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An unsung maestro

Remembering Nawab Thakur Ali Khan and his exhaustive book on the subcontinent’s music

An unsung maestro

On the death anniversary of Pandit Vishnu Narayan Bhathkhande it would be worthwhile to remember a close associate of his who wrote a seminal book in Urdu on the music of the subcontinent in the early part of the twentieth century.

Perhaps Nawab Thakur Ali Khan has been treated unfairly by historians and musicologists over the past century or so, for he has always been seen as a friend, junior partner or a sidekick to Pandit Bhathkhande who recast the rules of classical music in the light of the developments that had taken place in the Indian subcontinent since the coming of the British. Bhathkhande himself a shagird of Bhindi Bazaar gawaiyas had rightly pointed it out then that prevalent music or ‘murawwaja mausiqi’ be studied first and then a theoretical framework drawn from it rather than attempt to link it to the ancient texts that were written in the past; and to which the music as practised did not really synch in totality.

Known variously as Muhammed Nawab Ali Khan, Raja Nawab Ali and Thakur Nawab Ali, one does not know when he was born and when he died. Compared to Bhathkhande, he is not that celebrated even among the Urdu speaking and reading public, though his contribution is considered indispensable and of great value. It could be that music is not as valued as it should be; it is only heard and then forgotten about without recourse to its impact on the human mental and emotional structures. If music is only taken as entertainment, it is seen as not being important enough to waste much time on it. Only when it is more worthwhile does it calls for greater engagement. In Pakistan, by labeling what is essentially ours or Indian/ Hindu has resulted in greater cultural wreckage, with damaging effects that run much deeper.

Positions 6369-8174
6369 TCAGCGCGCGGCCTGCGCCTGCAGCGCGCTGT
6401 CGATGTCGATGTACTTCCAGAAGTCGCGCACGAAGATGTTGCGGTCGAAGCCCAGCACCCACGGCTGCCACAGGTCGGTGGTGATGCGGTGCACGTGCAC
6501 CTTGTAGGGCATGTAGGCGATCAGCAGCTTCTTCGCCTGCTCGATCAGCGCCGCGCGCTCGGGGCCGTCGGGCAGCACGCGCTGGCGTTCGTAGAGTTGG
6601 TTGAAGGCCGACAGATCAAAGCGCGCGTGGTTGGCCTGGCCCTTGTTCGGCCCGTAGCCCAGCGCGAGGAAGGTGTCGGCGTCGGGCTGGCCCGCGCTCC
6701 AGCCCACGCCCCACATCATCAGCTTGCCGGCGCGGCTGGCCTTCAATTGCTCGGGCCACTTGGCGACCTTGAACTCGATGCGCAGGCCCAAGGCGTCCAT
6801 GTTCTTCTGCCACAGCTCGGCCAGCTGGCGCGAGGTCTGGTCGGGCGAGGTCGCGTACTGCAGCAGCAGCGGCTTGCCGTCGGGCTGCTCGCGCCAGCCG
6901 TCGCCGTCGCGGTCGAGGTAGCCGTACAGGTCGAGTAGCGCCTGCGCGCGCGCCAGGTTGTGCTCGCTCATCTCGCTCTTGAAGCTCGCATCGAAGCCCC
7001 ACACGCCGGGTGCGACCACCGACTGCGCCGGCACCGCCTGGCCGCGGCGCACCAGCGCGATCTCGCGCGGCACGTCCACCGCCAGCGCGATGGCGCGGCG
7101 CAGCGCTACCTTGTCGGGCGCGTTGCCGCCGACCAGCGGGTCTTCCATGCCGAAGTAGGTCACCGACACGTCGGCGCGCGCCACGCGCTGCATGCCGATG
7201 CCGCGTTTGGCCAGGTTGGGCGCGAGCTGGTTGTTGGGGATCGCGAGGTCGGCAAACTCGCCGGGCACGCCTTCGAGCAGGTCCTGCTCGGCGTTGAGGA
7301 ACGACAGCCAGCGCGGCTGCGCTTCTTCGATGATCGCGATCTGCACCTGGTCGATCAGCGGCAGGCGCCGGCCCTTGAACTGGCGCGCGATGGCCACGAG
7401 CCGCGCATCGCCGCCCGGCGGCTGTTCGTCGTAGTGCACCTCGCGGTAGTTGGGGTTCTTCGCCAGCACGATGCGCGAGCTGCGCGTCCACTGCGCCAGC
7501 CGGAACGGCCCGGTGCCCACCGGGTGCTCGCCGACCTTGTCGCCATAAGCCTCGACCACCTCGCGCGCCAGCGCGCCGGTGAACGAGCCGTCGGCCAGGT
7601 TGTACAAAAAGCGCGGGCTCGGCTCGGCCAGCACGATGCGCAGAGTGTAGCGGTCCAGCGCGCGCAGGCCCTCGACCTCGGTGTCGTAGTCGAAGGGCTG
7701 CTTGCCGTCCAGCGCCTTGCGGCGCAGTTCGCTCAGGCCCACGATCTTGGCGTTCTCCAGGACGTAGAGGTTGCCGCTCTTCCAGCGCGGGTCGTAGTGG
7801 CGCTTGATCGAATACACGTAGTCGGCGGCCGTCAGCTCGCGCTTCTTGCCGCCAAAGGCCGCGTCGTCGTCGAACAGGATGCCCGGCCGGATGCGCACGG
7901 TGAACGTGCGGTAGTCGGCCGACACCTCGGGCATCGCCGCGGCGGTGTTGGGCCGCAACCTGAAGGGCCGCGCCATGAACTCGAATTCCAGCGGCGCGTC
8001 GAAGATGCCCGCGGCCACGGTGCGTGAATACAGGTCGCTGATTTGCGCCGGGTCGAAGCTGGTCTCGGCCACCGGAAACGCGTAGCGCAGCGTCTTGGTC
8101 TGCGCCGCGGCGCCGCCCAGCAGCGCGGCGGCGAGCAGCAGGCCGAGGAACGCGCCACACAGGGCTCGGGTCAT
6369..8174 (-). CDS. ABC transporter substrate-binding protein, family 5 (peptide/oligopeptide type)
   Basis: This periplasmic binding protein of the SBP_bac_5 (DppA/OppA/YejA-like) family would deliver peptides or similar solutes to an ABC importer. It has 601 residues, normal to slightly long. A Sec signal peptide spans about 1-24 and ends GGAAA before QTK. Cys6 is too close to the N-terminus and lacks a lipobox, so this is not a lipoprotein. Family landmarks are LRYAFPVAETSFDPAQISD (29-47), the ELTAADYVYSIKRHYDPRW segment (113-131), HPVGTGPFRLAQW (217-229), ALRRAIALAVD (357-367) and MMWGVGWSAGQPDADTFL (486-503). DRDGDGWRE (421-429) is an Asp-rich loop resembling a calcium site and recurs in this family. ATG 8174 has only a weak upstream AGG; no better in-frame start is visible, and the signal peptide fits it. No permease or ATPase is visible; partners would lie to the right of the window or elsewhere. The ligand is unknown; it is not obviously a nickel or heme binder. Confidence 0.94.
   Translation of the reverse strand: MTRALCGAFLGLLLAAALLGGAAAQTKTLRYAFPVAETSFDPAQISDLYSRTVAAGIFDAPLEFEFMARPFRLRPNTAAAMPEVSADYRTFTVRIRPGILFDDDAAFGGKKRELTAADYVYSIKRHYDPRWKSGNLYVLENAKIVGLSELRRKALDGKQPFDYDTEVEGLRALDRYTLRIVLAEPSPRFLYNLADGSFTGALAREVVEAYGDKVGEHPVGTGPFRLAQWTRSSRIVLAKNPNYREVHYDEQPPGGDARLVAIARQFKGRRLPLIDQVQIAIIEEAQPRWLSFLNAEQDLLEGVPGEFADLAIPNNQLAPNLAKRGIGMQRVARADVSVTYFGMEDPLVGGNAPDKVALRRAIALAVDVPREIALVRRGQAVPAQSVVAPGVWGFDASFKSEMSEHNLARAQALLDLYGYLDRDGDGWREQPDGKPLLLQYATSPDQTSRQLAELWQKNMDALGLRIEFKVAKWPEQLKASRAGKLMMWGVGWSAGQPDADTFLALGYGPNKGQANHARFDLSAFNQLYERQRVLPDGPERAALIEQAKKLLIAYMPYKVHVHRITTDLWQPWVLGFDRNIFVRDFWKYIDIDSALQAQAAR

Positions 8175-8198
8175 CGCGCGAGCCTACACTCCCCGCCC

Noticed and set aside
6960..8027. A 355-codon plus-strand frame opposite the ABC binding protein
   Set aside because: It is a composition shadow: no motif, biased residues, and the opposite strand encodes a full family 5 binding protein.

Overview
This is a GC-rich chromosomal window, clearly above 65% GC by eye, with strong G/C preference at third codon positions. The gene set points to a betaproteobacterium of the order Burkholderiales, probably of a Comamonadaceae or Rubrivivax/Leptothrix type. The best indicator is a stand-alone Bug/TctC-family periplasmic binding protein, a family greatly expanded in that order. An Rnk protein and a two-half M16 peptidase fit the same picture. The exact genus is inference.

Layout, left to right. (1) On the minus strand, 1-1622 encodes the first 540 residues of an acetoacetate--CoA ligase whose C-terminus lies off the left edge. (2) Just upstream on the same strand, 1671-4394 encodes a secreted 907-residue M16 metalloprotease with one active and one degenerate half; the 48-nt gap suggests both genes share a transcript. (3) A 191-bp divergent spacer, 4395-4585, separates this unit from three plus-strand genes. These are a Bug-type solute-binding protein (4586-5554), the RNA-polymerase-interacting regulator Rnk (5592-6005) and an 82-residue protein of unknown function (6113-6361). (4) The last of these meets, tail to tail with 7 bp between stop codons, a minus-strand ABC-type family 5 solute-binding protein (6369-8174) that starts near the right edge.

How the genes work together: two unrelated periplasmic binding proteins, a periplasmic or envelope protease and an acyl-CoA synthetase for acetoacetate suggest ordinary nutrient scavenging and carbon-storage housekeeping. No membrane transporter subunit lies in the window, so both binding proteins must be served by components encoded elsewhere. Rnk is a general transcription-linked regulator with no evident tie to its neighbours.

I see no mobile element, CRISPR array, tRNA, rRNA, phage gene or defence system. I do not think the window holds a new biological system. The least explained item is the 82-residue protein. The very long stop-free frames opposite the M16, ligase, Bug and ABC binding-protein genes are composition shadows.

Not much is known about Thakur Nawab Ali except that he was a friend or close associate of Bhathkhande. They probably met in 1912.

Perhaps Nawab Thakur Ali was more than a mere accomplice and should be seen as an individual who was deeply concerned about music, loved it so and was desirous of making it part of the discourse even among the Muslims of the region. The lavish patronage of music and the great masters who brought music to life were mostly Muslims but a prejudice remained then and it lingers on today.

Maraful Naghmaat has been a popular reference book, consulted from time to time by the musicians themselves since 1924 when probably it was first published. Many have seen it as mere Urdu translation of the works of Bhathkhande but it may not necessarily be true. Popularly known as Sangeet, it is advanced as a definitive version when disputes arise among musicians about a raga or controversies regarding the shrutis, vaadi samvaadi, thaat or the methods of barhat of a raag. Many books have been written in the past hundred years or so, some also in Urdu, but the undisputed status of Maraful Naghmaat has stayed unmatched.